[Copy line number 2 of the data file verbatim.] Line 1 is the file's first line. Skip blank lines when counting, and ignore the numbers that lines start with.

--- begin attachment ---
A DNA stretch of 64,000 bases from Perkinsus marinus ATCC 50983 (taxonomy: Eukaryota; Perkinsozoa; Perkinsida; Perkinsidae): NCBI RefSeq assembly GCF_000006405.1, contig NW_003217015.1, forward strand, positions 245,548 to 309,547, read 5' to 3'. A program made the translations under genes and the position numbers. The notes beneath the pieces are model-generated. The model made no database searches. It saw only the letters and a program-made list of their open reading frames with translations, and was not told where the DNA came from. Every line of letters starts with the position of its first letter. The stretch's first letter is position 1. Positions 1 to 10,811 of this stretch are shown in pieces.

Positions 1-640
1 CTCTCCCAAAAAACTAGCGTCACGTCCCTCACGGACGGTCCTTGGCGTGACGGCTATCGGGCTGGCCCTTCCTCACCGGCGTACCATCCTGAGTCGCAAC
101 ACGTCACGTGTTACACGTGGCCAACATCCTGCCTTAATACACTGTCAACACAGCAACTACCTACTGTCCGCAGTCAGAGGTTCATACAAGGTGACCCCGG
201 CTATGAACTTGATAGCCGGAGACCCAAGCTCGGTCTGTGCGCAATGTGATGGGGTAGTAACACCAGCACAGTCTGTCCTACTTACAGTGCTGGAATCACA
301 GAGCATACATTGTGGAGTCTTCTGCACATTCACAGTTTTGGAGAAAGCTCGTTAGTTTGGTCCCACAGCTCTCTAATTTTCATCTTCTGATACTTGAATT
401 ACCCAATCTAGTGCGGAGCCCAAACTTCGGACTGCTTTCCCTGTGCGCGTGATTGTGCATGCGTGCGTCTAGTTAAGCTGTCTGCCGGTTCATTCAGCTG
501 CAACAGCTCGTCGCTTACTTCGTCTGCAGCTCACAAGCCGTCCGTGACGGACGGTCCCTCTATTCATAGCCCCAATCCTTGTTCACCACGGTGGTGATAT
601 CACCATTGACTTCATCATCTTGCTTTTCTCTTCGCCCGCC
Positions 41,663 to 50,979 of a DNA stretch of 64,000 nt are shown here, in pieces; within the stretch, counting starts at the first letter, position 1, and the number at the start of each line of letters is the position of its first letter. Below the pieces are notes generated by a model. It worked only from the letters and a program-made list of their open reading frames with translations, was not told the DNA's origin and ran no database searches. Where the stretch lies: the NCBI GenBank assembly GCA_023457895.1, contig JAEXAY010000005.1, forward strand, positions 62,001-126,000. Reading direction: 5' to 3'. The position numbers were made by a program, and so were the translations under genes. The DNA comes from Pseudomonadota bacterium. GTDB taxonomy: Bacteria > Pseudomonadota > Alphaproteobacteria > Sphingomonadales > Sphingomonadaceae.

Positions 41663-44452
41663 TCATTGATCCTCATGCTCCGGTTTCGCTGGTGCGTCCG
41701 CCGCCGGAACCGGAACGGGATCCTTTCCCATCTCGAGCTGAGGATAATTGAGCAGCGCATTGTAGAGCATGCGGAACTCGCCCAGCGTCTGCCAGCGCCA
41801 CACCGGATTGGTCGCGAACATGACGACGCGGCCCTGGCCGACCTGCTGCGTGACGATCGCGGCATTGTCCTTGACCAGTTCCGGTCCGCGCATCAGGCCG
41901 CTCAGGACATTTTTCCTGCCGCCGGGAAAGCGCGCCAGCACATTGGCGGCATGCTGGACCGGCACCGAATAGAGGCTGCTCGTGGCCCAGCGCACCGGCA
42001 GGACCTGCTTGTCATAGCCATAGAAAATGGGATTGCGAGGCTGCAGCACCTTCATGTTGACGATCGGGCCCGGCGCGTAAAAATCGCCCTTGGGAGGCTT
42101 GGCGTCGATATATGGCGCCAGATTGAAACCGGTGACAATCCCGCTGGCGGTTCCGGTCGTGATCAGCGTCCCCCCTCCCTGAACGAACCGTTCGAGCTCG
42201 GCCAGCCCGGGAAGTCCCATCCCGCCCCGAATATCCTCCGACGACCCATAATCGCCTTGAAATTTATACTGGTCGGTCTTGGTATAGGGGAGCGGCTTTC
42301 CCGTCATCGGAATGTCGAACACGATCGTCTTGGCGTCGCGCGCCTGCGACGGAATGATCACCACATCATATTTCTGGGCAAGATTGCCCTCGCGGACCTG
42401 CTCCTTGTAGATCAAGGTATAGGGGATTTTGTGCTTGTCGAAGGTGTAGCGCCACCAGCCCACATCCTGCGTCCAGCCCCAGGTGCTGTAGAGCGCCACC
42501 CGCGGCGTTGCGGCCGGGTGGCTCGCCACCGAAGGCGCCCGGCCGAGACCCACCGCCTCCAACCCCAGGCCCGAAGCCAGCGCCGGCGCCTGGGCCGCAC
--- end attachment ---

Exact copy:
Positions 1-640